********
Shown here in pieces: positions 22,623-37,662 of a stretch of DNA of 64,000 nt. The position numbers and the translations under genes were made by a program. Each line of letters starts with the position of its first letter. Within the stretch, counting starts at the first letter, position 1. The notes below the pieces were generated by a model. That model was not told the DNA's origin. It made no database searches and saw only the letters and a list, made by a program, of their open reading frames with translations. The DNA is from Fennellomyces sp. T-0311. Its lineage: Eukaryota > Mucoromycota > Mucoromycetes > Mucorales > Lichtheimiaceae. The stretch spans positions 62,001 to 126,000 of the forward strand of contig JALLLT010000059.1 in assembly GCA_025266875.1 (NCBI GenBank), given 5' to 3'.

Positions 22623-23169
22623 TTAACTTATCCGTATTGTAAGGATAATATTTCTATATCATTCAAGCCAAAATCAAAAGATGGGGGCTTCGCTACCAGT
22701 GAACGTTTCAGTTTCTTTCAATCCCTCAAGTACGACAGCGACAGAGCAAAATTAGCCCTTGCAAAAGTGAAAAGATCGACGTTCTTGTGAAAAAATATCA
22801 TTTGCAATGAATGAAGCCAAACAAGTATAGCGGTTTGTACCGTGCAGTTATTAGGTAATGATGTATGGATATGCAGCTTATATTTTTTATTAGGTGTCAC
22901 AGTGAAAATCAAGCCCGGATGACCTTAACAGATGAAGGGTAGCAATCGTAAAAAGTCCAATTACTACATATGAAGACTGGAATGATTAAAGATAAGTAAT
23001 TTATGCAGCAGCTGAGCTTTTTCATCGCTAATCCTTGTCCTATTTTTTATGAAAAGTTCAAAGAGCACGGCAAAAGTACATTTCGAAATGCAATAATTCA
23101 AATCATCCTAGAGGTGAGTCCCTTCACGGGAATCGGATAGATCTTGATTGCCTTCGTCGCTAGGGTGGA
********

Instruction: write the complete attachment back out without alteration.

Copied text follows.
Shown here in pieces: positions 22,623-37,662 of a stretch of DNA of 64,000 nt. The position numbers and the translations under genes were made by a program. Each line of letters starts with the position of its first letter. Within the stretch, counting starts at the first letter, position 1. The notes below the pieces were generated by a model. That model was not told the DNA's origin. It made no database searches and saw only the letters and a list, made by a program, of their open reading frames with translations. The DNA is from Fennellomyces sp. T-0311. Its lineage: Eukaryota > Mucoromycota > Mucoromycetes > Mucorales > Lichtheimiaceae. The stretch spans positions 62,001 to 126,000 of the forward strand of contig JALLLT010000059.1 in assembly GCA_025266875.1 (NCBI GenBank), given 5' to 3'.

Positions 22623-23169
22623 TTAACTTATCCGTATTGTAAGGATAATATTTCTATATCATTCAAGCCAAAATCAAAAGATGGGGGCTTCGCTACCAGT
22701 GAACGTTTCAGTTTCTTTCAATCCCTCAAGTACGACAGCGACAGAGCAAAATTAGCCCTTGCAAAAGTGAAAAGATCGACGTTCTTGTGAAAAAATATCA
22801 TTTGCAATGAATGAAGCCAAACAAGTATAGCGGTTTGTACCGTGCAGTTATTAGGTAATGATGTATGGATATGCAGCTTATATTTTTTATTAGGTGTCAC
22901 AGTGAAAATCAAGCCCGGATGACCTTAACAGATGAAGGGTAGCAATCGTAAAAAGTCCAATTACTACATATGAAGACTGGAATGATTAAAGATAAGTAAT
23001 TTATGCAGCAGCTGAGCTTTTTCATCGCTAATCCTTGTCCTATTTTTTATGAAAAGTTCAAAGAGCACGGCAAAAGTACATTTCGAAATGCAATAATTCA
23101 AATCATCCTAGAGGTGAGTCCCTTCACGGGAATCGGATAGATCTTGATTGCCTTCGTCGCTAGGGTGGA